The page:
Sometimes in the course of military operations ill-conceived ideas survive to produce unacceptable outcomes. Why would this be the case? Military professionals prefer thinking that is rational and analytical, and which helps in the selection of ideas that meet feasibility, acceptability, and suitability criterion. In addition, they prefer to select rational and analytical ideas that have a history of working in similar situations as before. This creates a "paradigmatic" mode of typical thinking, which is the opposite of deep, reflective, multi-perspective thinking. This "field expedient" means of just enough thinking to find usual solutions has been so successful, through trial and error, that it takes a deliberate act of will to do original thinking that may take practitioners out of their professional paradigm.
LDR-601S Leadership and Command I: Curriculum
Critical Thinking: Media and Democracy | Craig Hill Training Services
The military's new command system, known as mission command, requires that subordinate leaders at all levels are at once aggressive and disciplined in accomplishing the mission. Accordingly, the Chairman's "conduct of military operations through decentralized execution based upon mission type orders" calls for commensurate professional military education PME , but the emphasis on relative autonomy has not been as pronounced as needed. Among areas where PME is found wanting is not allowing students time to think about what they are learning. Implanting civilian instructors with more experience in building in time for research and reflection, and requiring writing—an operations order a week is suggested—will help develop the critical thinking mission command demands. The debate about the quality and role of professional military education PME has been much written about across the Armed Forces and the blogosphere. This is the case despite its proclaimed importance to the future vision of the Service environment. Successful mission command demands that subordinate leaders at all echelons exercise disciplined initiative and act aggressively and independently to accomplish the mission.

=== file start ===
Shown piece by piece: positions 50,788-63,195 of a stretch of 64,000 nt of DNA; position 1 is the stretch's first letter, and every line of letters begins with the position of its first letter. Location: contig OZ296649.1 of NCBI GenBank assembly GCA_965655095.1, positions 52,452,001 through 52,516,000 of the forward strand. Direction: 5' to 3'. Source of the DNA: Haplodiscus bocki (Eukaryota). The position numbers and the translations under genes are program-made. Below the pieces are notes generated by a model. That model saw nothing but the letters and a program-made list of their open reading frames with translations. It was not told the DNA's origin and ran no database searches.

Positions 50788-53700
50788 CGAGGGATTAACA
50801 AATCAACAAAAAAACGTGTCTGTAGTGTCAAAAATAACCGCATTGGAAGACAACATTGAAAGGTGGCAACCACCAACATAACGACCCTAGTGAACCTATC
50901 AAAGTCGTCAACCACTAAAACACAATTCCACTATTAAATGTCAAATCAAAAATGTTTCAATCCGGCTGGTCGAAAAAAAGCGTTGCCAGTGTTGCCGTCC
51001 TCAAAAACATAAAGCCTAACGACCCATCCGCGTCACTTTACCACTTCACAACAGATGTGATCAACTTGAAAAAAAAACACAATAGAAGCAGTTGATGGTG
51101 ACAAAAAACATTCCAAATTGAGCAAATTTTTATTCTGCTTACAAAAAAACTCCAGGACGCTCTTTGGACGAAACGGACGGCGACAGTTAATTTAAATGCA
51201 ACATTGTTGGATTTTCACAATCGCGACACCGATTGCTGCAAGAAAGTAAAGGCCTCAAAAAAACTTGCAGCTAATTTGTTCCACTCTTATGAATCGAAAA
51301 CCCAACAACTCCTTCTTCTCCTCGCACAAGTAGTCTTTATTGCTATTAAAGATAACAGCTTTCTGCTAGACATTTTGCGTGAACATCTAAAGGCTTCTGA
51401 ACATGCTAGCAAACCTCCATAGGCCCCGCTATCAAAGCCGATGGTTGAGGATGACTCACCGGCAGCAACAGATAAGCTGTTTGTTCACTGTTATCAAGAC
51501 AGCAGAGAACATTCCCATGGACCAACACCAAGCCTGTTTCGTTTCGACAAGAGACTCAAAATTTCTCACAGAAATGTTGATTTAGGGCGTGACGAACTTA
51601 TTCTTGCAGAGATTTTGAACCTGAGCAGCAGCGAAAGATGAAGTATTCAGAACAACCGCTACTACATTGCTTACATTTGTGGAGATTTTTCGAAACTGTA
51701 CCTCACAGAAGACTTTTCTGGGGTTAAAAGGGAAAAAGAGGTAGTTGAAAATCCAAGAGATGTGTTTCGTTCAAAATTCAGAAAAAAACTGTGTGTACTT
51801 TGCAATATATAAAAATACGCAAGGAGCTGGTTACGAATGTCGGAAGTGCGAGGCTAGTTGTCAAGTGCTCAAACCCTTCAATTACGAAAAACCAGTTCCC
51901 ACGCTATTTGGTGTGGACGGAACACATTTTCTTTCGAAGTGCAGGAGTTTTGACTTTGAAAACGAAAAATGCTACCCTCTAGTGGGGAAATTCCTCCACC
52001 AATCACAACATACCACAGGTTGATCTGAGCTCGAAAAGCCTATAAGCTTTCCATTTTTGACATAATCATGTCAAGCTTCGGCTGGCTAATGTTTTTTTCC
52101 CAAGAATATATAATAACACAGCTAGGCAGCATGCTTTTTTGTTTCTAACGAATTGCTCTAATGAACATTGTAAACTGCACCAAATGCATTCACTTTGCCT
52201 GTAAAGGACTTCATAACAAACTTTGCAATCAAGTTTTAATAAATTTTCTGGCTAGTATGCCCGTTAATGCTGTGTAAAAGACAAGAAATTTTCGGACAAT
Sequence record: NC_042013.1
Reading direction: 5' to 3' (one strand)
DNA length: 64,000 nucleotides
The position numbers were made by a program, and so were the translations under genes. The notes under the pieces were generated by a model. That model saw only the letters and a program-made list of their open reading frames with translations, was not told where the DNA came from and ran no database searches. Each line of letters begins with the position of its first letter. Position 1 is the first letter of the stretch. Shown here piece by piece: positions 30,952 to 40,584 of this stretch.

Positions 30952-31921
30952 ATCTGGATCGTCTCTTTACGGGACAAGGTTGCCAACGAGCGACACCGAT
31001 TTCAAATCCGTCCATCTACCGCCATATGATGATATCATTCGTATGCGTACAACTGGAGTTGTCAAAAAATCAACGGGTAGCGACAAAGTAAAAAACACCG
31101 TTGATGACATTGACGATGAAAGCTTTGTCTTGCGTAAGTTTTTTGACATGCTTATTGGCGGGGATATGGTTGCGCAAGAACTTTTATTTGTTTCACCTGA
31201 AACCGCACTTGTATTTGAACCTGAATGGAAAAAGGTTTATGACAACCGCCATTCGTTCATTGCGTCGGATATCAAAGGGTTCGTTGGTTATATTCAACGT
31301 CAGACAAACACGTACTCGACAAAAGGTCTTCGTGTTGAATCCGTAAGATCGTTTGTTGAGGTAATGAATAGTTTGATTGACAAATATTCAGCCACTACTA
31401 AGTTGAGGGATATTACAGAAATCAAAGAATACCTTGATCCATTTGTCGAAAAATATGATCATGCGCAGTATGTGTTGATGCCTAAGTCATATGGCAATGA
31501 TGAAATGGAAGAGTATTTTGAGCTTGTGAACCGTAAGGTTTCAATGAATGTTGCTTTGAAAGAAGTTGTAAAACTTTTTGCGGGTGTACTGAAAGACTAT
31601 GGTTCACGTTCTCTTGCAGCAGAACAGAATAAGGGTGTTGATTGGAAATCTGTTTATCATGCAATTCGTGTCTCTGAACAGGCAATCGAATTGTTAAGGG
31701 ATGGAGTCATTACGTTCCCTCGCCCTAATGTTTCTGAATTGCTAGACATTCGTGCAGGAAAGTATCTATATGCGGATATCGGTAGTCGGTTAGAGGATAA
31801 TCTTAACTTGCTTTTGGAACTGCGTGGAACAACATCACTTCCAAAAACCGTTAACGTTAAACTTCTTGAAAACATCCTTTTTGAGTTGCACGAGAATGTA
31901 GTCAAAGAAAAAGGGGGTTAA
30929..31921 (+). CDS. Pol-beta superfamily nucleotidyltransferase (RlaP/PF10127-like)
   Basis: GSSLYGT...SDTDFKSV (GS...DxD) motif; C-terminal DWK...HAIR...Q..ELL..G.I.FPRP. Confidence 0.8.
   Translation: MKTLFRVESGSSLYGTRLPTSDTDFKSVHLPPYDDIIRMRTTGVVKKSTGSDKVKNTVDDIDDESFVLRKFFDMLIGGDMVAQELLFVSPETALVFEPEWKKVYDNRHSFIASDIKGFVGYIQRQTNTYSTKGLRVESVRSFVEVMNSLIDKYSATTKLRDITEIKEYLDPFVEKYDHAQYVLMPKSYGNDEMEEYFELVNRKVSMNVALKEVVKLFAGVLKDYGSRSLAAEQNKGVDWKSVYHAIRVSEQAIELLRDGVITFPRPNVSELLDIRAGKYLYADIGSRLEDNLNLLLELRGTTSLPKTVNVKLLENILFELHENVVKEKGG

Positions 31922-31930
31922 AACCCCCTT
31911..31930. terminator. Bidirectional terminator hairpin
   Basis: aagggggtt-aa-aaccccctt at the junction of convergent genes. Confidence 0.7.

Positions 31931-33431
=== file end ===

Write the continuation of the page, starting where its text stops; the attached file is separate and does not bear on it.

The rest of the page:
Grace Place In Willmar
Rierson, Richard. Curtis E. Northouse , Peter Guy. Note: Free edition available for download by creating account at Academia. Waddell, Col Donald E.
Is it possible to incorporate a creative mindset into professional military education curriculum? Here, we offer some insight into developing a creative mindset by first explaining what we mean by creativity and then offering steps for embedding creativity education into a joint professional military education program. Our recommendations are drawn from successful creativity programs the private sector invests in for their own employees, from examples already used across professional military education, and from academic research. It also does not require eliminating existing subject matter, only modifying the method of delivery.